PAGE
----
Published: Fri, August 18, 2017
Medicine | By Megan Pierce

Aussie researchers may have cured childhood peanut allergy

Aussie researchers may have cured childhood peanut allergy

Australian scientists have discovered a long-lasting treatment using peanut protein and a probiotic.

A study by Professor Mimi Tang of Murdoch Childrens Research Institute in Melbourne says that peanut allergy may have a cure if the child were given a probiotic, with a peanut protein, daily for 18 months and it would be effective for four years. The results of which have last four years after the treatment.

In the 2013 trial, 82 percent of children who received the probiotic and peanut oral immunotherapy were deemed tolerant to peanuts and went home eating peanuts.

Tang, an immunologist and allergist, pioneered a new treatment that combines a probiotic with peanut oral immunotherapy, PPOIT to treat peanut allergy - one of the most common causes of anaphylaxis - a life threatening allergic reaction.

Four years after the treatment, majority of the volunteers were able to consume peanuts as part of their normal diet with 70 per cent clearing the test conforming to long-term tolerance to peanuts.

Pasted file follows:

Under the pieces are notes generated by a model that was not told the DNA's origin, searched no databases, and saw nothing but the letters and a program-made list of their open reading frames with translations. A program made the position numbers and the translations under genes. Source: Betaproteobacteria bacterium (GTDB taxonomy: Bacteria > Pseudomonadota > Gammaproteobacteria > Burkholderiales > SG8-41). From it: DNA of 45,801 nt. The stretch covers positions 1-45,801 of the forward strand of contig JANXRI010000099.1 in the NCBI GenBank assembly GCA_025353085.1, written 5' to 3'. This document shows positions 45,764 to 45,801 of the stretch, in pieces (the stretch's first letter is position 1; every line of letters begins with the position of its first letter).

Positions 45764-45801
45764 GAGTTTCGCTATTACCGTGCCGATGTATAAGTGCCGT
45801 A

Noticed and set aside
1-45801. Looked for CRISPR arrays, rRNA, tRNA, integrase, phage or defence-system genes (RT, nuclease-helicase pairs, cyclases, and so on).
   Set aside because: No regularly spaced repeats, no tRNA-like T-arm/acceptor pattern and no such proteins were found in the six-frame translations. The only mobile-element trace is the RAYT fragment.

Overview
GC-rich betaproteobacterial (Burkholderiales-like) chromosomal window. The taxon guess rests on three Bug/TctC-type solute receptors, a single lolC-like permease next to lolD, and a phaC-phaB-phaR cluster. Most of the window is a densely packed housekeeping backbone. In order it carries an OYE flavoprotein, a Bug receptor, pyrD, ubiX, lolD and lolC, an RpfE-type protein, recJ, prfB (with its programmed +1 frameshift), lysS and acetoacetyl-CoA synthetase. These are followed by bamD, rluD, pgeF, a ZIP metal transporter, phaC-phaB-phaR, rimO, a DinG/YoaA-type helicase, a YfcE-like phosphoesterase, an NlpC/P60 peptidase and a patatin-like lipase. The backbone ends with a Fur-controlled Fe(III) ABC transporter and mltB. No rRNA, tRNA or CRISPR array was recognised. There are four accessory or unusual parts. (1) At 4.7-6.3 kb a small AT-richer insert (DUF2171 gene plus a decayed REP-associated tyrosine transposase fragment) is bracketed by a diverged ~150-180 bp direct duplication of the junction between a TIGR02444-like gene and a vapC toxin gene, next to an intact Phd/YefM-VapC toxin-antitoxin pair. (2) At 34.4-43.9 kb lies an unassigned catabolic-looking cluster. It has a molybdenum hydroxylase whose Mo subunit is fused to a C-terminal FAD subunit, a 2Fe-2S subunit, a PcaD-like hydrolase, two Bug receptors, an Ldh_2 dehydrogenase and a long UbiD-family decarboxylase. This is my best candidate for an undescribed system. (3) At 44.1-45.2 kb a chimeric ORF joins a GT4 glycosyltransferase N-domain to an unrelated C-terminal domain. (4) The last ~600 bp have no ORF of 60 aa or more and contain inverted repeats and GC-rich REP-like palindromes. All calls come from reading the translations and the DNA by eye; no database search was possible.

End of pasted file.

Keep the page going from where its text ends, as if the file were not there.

Study lead Professor Mimi Tang said the breakthrough indicates that curing peanut allergies could be done by slowly introducing the allergy-triggering food with high-dose probiotics.

Peanut allergies are often severe and can be deadly, forcing parents, kids, schools, and other institutions to remain hyper-vigilant about avoiding exposure.

Peanut allergy is one of the most common causes of anaphylaxis, a reaction of intolerance potentially fatal.

This formula is created to reprogramme the response of immune system to peanuts and develop tolerance.

"Allergic reactions from intentional peanut ingestion were uncommon, and all reactions were mild, suggesting that those who achieved [immunotherapy]-induced sustained unresponsiveness can safely continue peanut ingestion", researchers said.

And according to News Corp a second study revealed 20 out of 24 children who were able to eat peanuts in the weeks after the original trial began and can still tolerate nuts a little over four years later.

She also added: "This is a major step forward in identifying an effective treatment to address the food allergy problem in Western societies".

It is thought the treatment helps to give the immune system a much needed nudge.

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